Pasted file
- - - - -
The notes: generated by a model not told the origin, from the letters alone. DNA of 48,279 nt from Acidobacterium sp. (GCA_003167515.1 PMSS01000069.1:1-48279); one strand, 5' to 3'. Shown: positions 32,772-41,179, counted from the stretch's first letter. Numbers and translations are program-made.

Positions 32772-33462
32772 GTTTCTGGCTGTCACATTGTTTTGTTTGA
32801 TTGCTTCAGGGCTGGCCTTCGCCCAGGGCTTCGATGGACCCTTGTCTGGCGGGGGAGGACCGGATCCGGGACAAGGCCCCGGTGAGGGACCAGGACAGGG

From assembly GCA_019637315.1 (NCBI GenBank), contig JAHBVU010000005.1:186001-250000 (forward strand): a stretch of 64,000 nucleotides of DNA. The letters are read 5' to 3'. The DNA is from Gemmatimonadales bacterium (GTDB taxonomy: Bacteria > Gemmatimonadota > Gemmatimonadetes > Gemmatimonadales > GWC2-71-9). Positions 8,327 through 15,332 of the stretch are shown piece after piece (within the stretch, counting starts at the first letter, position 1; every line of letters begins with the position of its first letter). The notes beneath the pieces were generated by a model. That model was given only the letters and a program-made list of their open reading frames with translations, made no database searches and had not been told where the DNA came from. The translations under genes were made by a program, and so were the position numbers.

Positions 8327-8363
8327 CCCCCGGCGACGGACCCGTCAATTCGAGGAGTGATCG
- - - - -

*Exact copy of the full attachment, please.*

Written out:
The notes: generated by a model not told the origin, from the letters alone. DNA of 48,279 nt from Acidobacterium sp. (GCA_003167515.1 PMSS01000069.1:1-48279); one strand, 5' to 3'. Shown: positions 32,772-41,179, counted from the stretch's first letter. Numbers and translations are program-made.

Positions 32772-33462
32772 GTTTCTGGCTGTCACATTGTTTTGTTTGA
32801 TTGCTTCAGGGCTGGCCTTCGCCCAGGGCTTCGATGGACCCTTGTCTGGCGGGGGAGGACCGGATCCGGGACAAGGCCCCGGTGAGGGACCAGGACAGGG

From assembly GCA_019637315.1 (NCBI GenBank), contig JAHBVU010000005.1:186001-250000 (forward strand): a stretch of 64,000 nucleotides of DNA. The letters are read 5' to 3'. The DNA is from Gemmatimonadales bacterium (GTDB taxonomy: Bacteria > Gemmatimonadota > Gemmatimonadetes > Gemmatimonadales > GWC2-71-9). Positions 8,327 through 15,332 of the stretch are shown piece after piece (within the stretch, counting starts at the first letter, position 1; every line of letters begins with the position of its first letter). The notes beneath the pieces were generated by a model. That model was given only the letters and a program-made list of their open reading frames with translations, made no database searches and had not been told where the DNA came from. The translations under genes were made by a program, and so were the position numbers.

Positions 8327-8363
8327 CCCCCGGCGACGGACCCGTCAATTCGAGGAGTGATCG